Successfully reported this slideshow.
We use your LinkedIn profile and activity data to personalize ads and to show you more relevant ads. You can change your ad preferences anytime.

Beer, diapers, and correlation: A tale of ambiguity


Published on

The story of the correlation between beer and diaper sales is commonly used to explain product affinities in introductory data mining courses. Rarely does anyone ask about the origin of this story. Is it true? Why is it true? What does true mean anyway?

The latter question is the most interesting because it challenges the ideas of accuracy in data and analytic models.

This is the real history of the beer and diapers story, explaining its origins and truth, based on repeated analyses of retail data over two decades. It will show that one can have multiple contradictory results from analytic models, and how they can all be true.

Published in: Data & Analytics
  • Be the first to comment

Beer, diapers, and correlation: A tale of ambiguity

  1. 1. Beer, diapers, and correlation: A tale of ambiguity Strata, September 29, 2015 Mark Madsen @markmadsen
  2. 2. Copyright Third Nature, Inc. "I will set down a tale... it may be history, it may be only a legend, a tradition. It may have happened, it may not have happened: but it could have happened.“ – Mark Twain
  3. 3. Copyright Third Nature, Inc. Analysis, art and science all play a role For example, analytical cubism paints a picture in a way similar to how we see and remember a subject. Although cubism seems abstract it tries to capture the truth - it may be a more realistic way to paint an image. “Portrait of Dora Maar” Pablo Picasso (1937)
  4. 4. Copyright Third Nature, Inc. Like art at the turn of the last century, analytics, particularly how people think they should be used, can get stuck in absolutist thinking. Models abstract reality by capturing dominant features, the essence of a situation. Like cubist paintings. “Portrait de Ambroise Vollard” Pablo Picasso (1910)
  5. 5. Copyright Third Nature, Inc. People analyzing market basket data found an unexpected correlation between the sales of beer and diapers in the same transaction. They changed their merchandising to put them next to each other. They made lots of money. a) How many of you have heard this story? b) How many of you believe it’s true? The story of beer and diapers + =
  6. 6. Copyright Third Nature, Inc. Why do this sort of analysis? Increase co-purchases of products bought together, e.g. office desk supplies and the forgotten item Cross-promotion using directional relationships, e.g. chips and salsa Price optimization, particularly during promotions Inventory management, e.g. stocking the proper amount of the dependent product Refine marketing, e.g. targeting segments based on the affinities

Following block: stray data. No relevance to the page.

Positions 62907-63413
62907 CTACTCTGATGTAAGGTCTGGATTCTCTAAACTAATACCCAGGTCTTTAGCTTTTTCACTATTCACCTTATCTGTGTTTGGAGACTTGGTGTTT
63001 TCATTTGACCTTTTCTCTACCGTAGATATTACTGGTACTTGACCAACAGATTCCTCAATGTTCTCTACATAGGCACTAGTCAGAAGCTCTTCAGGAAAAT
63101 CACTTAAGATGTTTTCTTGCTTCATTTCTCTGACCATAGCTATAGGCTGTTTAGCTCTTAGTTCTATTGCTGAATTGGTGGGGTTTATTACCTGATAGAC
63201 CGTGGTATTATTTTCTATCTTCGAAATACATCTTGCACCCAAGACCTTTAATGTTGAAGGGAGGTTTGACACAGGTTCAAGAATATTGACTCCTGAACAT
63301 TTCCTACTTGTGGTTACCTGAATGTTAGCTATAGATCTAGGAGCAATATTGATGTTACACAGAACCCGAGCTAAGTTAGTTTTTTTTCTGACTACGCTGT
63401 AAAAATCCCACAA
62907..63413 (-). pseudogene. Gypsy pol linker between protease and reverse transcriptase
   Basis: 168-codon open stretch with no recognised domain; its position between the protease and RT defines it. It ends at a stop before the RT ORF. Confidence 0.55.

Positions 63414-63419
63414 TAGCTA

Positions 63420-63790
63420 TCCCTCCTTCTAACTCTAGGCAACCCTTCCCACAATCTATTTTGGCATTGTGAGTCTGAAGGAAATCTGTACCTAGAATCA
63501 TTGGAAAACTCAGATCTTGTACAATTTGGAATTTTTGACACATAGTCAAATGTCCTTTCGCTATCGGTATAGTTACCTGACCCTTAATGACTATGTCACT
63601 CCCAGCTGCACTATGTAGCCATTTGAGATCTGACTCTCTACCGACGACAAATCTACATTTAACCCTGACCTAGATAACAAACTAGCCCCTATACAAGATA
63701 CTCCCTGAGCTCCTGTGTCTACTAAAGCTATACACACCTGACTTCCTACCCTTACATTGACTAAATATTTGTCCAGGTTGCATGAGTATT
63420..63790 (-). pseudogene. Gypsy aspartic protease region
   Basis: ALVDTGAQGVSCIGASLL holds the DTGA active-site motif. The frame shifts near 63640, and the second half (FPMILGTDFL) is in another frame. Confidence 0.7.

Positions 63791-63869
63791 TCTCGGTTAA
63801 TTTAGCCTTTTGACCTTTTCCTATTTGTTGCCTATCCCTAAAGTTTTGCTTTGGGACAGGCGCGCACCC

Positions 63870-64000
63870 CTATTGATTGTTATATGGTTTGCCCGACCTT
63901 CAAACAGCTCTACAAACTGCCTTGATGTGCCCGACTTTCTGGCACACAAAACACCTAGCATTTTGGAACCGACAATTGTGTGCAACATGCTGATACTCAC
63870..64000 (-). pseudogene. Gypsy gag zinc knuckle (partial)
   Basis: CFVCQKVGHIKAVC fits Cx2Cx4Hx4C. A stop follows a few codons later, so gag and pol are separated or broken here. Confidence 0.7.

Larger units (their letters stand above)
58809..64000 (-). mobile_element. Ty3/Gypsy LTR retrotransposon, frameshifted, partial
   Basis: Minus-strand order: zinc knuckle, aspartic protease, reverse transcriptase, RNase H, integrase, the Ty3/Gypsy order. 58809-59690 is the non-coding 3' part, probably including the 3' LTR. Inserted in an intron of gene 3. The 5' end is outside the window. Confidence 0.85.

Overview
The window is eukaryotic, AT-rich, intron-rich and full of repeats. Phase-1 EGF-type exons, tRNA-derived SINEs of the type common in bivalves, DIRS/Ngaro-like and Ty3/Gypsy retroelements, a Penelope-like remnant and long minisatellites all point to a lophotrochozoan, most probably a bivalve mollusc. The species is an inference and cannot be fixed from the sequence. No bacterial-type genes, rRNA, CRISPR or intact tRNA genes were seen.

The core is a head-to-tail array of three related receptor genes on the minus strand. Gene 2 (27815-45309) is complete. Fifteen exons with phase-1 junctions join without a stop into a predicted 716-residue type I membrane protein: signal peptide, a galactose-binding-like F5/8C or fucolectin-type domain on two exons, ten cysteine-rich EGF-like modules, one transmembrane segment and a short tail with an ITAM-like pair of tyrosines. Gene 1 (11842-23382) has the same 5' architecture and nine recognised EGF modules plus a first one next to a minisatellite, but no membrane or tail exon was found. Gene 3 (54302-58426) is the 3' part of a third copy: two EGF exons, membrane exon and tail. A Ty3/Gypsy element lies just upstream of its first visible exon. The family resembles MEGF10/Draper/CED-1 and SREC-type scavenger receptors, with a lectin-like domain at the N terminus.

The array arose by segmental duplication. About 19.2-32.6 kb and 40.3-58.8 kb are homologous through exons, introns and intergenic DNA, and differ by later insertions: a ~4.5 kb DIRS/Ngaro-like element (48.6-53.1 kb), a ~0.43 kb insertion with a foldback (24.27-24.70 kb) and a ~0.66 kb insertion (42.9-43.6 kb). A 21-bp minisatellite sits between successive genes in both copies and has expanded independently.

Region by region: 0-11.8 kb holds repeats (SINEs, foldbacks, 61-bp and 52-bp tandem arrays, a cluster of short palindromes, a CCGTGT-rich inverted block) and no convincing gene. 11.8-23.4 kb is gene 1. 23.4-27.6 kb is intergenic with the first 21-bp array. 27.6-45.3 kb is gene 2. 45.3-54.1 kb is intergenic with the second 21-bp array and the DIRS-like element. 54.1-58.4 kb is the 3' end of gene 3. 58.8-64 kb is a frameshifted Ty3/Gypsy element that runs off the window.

7. 7. Copyright Third Nature, Inc. How do you do it? You can just check pairwise correlations if you know what you’re looking for, otherwise this is impractical. Plus, what about arbitrary numbers of items? ▪ Affinity analysis, aka association rule mining - find frequent itemsets, then build rules ▪ Tune rules based on confidence, lift, conviction so produce less spurious, more useful ones What about patterns over time? ▪ Time series clustering
  8. 8. Copyright Third Nature, Inc. I wonder…Is it true? I read about the beer and diapers story in a retail trade magazine. In 1994-95-ish I ran a test, in a grocery store operating in PA, OH, MD Specifically searched for this pattern. Seems legit
  9. 9. Copyright Third Nature, Inc. Is it true? No. Original: 1992, Correlation ▪ Stated cause: Men buying diapers My test: Grocery chain, 1994, No correlation ▪ No causal relationship So began a long journey
  10. 10. Copyright Third Nature, Inc. A little later: Is it true? Yes. Wait, what? Original: Grocery, 1992, Correlation 1. Grocery, ~1994, No correlation 2. Drug store, ~1995, Correlation
  11. 11. Copyright Third Nature, Inc.Copyright Third Nature, Inc. Where did this story come from? The trail through the press is muddy, but the internet made it much easier. Social networks more so. It goes back to 1992, Osco: “…point-of-sale data from Osco Drug stores - 1.2 million baskets worth... …queries revealed that between 5pm and 7pm, customers tended to co-purchase beer and diapers. …does not appear to have exploited the information by moving the products around. …we have a correlation between beer, diapers and time, but no correlations with age, gender or day.”
  12. 12. Copyright Third Nature, Inc. Also: history of databases in No-tation 1970: NoSQL = We have no SQL 1980: NoSQL = Not yet SQL 1990: NoSQL = Know SQL 2000: NoSQL = No SQL! 2005: NoSQL = Not only SQL 2013: NoSQL = No, SQL! In 1992, we didn’t use association rules. We used SQL